Project Management Institute

Paper pushers & process police




You're obsessed with reports.


There is no denying that reports are an important part of a project manager's job description. Between project plans, Gantt charts, financial run-downs, change requests and status updates, the documentation often piles up.

“Paperwork and reports in a project are like blood in the human body,” says Nashaat Younis, PMP, a Riyadh, Saudi Arabia-based area project manager at Thales Group, a company specializing in IT systems and security. “Being obsessed with reports is like being obsessed about having a healthy circulatory system in your body.”

But project managers may spend so much time compiling, trafficking or presenting these reports that team members and other colleagues start to believe it's the only role they fill.

What internal stakeholders might not realize, however, is that project managers aren't fans of spending a vast majority of their time on paperwork, either.

“I don't think that project managers are obsessed with paperwork,” says Dimitris Antoniadis, PhD, operations and compliance manager at Carillion, a construction company in Worcester Park, Greater London, England. “On the contrary, most of the project managers I've worked with complain about the heavy levels of company reporting and do not understand the reasons for most of the reports.”

Upper management often fuels this stereotype, he adds. “Companies try to reinvent the wheel by rejigging standard reports to such an extent that in the end, they become very cumbersome to produce and easily understand.”


First, work with your organization to see if it's possible to minimize the volume of project documentation and manage filtering the information.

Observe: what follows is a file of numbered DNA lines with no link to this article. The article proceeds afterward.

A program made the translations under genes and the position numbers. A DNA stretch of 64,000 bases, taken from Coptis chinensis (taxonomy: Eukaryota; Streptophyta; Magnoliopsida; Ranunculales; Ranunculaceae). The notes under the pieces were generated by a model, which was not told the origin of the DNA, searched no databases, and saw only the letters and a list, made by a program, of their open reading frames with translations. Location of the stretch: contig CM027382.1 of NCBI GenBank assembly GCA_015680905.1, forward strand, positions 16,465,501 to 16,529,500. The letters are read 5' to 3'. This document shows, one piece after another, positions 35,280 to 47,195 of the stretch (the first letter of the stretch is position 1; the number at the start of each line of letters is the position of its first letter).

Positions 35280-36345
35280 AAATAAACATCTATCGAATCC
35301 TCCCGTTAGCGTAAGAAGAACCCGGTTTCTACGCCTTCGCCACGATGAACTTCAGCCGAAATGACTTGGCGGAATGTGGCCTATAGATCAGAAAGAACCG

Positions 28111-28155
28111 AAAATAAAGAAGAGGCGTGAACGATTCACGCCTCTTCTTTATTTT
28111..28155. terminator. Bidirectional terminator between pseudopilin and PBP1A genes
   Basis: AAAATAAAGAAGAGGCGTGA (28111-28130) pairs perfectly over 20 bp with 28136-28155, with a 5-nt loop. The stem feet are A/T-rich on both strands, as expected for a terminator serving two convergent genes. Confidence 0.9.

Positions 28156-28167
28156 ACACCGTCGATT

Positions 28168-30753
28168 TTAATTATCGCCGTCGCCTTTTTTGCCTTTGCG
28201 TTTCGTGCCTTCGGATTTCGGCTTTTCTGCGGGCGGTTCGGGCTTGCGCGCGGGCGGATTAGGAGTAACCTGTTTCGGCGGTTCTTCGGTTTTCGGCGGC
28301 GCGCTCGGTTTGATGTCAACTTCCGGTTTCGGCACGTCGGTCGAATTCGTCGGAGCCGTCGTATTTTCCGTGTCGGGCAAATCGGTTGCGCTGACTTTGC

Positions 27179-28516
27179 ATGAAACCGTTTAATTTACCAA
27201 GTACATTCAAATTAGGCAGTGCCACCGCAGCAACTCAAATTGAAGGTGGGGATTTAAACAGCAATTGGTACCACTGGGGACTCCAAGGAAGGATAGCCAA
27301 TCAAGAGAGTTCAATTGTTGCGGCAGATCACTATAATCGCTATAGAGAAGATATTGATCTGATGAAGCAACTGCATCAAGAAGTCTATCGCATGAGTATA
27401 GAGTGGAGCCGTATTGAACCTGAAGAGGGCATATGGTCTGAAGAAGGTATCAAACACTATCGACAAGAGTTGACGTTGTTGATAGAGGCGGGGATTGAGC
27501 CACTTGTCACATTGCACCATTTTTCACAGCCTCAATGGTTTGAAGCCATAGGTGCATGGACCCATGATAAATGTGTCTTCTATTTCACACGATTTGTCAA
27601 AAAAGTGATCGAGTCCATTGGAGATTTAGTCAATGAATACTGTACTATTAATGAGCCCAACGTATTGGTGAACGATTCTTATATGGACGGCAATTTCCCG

“There are a handful of reports that are of value,” Dr. Antoniadis says. “The rest unnecessarily repeat information.”

Then, clearly communicate to team members the important role the basic reports have in the project.

“Paperwork and reports ensure proper controlling and monitoring of the project in addition to future lessons learned, and the most important thing—proper funding,” Mr. Younis says.

There are a handful of reports that are of value. The rest unnecessarily repeat information.

—Dimitris Antoniadis, PhD, Carillion, Worcester Park, Greater London, England


Stereotypical Stakeholders

Project managers aren't the only ones whose reputations sometimes precede them. Stakeholders have acquired some negative stereotypes of their own. Below are two of the most difficult types of stakeholders project managers can find themselves teamed with—and tips for surviving the experience.

Maintainer of the Status Quo: Working with a client or key executive who is not open to new ways of thinking or doing things can be especially problematic. “The reason is simple: Projects are dynamic,” says Ethan Huang, EA (Electronic Arts), Shanghai, China. “Teams should be deciding the best way to accomplish the project goals, and that's an experimental, empirical learning process.” Creating this kind of open environment is a top-down effect. For it to work, stakeholders need to be as open to new ideas as project teams are willing to present them.

Ice King or Queen: These stakeholders don't consider the social factors—such as personality and relationships—that play a role in projects and building a strong team. Stakeholders with this mentality feel they are removed from the project team and therefore don't need to make that human connection. Instead, they should be embracing it, insists Dimitris Antoniadis, PhD, Carillion, Worcester Park, Greater London, England. Project professionals can break down that “them and us” barrier by inviting the stakeholder to team-building exercises and other project events. In addition, keep in close contact with the individual on a one-on-one basis. “By understanding this behavior very early, try to become the ‘buffer’ between the stakeholder and the team,” he says.



You're a control freak.

“Some project managers face the stereotype that they're not only telling people what to do, but also telling them what not to do. And that they'll use their authorization to punish anyone who doesn't follow orders,” says Ethan Huang, project manager at EA (Electronic Arts), an online game developer in Shanghai, China. That's a common misconception of any professional with “manager” in his or her title, he adds.